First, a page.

This is somewhat similar to what Shoshana Zuboff calls ‘surveillance capitalism’. In this context, however, the capillary control of (digital) information is not placed at the centre of the scene as an instrument of ‘commodification of privacy’. Rather, such control greatly increases the platform’s ability to influence the agents with whom it interacts and so to extract value—thereby allowing it to expand its sphere of influence at significantly lower cost and a much faster pace than the multinational corporations studied by Baran and Sweezy and their successors.
In the Amazon case, exponential growth and diversification come from its control of the strategic services—cloud, logistics, advertising and online profiling—instrumental to producing, distributing and selling any other good (Figure 2). More, it systematically resorts to imitation and predatory pricing to colonise the product segments with greatest growth prospects.
Figure 2: Amazon revenues from tariffs paid by third parties (orange) and network services (blue)
Amazon competes with other major platforms in its attempt to monopolise technologies such as ‘big data’, cloud computing, artificial intelligence and machine learning. These are essential to maintain firm control of the network (digital and physical) and, above all, the information within it. The tools used to ensure dominance are skills attracted from major universities, R&D, patents (Figure 3) and acquisition of innovative start-ups.
Figure 3: Amazon patents by technological domain
Furthermore, the power of Amazon is linked to the control and exploitation of a huge and heterogeneous mass of workers. This includes those operating the physical component of the network—the logistics workforce subject to high exploitation via outsourcing and use of the most advanced monitoring and efficiency-enhancing AI technologies. But it also includes the digital workers—the myriad individuals scattered around the world, paid very little to carry out the tasks necessary to ensure the functioning of the network and the algorithms on which it rests.
Finally, Amazon’s power reflects the platform’s ability to influence governments and public authorities by resisting hostile regulation in the areas of taxation, competition, privacy and trade union rights. This is closely linked to control of a politically vital commodity—information—as well as seduction of a complicit consumer base, now almost coinciding with the entire western population, which would hardly vote for a party with an agenda hostile to Amazon services. Together with its employment relevance in the physical world, which makes it different from other big platforms, this gives Amazon far greater retaliatory power against governments than pre-internet multinationals enjoyed.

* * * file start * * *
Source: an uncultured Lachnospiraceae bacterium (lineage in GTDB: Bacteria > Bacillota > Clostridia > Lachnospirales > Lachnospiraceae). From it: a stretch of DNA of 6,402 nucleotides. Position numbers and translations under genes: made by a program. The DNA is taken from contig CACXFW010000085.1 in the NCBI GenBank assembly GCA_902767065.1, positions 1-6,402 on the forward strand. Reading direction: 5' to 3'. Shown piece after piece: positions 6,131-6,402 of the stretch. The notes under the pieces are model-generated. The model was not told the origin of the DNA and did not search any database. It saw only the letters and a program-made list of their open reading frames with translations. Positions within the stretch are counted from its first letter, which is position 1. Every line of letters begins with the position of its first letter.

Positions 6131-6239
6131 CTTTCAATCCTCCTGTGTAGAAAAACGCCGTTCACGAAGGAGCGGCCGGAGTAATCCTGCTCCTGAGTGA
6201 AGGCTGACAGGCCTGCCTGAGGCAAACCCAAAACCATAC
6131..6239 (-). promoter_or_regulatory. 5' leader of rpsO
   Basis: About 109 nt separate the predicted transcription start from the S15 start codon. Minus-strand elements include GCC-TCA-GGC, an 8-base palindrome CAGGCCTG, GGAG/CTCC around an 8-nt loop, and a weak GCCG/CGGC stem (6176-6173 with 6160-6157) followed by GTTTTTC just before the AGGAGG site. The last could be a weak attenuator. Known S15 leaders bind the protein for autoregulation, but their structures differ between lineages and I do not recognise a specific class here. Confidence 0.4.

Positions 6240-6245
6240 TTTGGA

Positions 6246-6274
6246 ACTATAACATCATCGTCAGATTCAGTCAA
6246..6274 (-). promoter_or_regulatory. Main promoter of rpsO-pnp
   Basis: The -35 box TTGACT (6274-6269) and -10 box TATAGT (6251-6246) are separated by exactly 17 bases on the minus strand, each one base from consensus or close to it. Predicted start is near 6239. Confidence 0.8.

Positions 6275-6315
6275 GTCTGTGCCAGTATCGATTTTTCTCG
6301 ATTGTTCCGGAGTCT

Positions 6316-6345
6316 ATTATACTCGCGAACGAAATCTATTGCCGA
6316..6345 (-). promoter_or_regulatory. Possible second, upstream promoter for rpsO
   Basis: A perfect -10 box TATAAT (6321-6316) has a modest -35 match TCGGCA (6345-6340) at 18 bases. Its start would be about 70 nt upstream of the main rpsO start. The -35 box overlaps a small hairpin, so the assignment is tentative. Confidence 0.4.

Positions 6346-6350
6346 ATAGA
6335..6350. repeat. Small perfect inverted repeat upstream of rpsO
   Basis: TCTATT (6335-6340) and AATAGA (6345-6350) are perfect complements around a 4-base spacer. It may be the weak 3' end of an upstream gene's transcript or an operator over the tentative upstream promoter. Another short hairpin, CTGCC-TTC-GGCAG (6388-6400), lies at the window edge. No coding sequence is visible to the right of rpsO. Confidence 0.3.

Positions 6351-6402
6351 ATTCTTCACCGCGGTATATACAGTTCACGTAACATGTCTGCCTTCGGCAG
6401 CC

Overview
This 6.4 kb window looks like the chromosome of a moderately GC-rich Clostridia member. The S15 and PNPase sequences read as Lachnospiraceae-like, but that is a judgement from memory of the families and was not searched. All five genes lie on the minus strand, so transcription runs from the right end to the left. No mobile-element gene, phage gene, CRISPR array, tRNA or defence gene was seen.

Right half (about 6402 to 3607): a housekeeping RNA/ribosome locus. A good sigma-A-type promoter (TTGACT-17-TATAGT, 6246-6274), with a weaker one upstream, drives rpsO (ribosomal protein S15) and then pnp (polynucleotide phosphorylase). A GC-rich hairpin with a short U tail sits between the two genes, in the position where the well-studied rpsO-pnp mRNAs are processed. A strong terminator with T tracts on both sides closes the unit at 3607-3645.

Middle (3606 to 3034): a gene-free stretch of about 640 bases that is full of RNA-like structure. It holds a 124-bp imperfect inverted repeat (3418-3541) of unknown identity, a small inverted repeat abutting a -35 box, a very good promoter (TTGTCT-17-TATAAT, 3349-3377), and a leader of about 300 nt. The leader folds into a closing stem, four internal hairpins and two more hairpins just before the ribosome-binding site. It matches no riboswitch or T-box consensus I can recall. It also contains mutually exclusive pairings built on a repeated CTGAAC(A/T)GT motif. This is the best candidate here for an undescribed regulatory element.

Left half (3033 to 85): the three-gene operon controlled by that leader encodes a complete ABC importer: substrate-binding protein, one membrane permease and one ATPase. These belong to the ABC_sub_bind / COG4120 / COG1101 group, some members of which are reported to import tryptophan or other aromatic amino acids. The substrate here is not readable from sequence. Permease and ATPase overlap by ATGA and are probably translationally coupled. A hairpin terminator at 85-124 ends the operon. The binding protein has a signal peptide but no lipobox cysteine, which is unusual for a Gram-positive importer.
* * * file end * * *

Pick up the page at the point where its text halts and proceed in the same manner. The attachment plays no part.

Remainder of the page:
The power Amazon has today is the result of an act of original accumulation exercised on an uncontaminated space—the ‘commercialisation of the internet‘, enabled by political choices by United States governments in the early 1990s, from which today’s platforms originate. Yet their power can be challenged, provided one is willing to go beyond conventional anti-trust policies and privacy protection. These do not call into question the privatisation of digital information—which could even be exacerbated by stronger privacy-protection rules—still less its profit-oriented use.
A progressive strategy, aiming for economic and political democracy, should strive towards the decommodification of personal data through socialisation of data and platform infrastructures. The challenge will be to democratically manage data for society as a whole without foregoing the opportunities platforms can provide for shared prosperity.
In this perspective, Amazon’s capability to co-ordinate the actors in its network and efficiently to plan the production and distribution of goods and services—thanks to the harnessing of a growing pool of data—provides us with a glimpse of the shared social benefits which could derive from a radical reorientation of its infrastructure towards the public good.
An earlier version of this article was published in Italian on Il Menabò di Etica ed Economia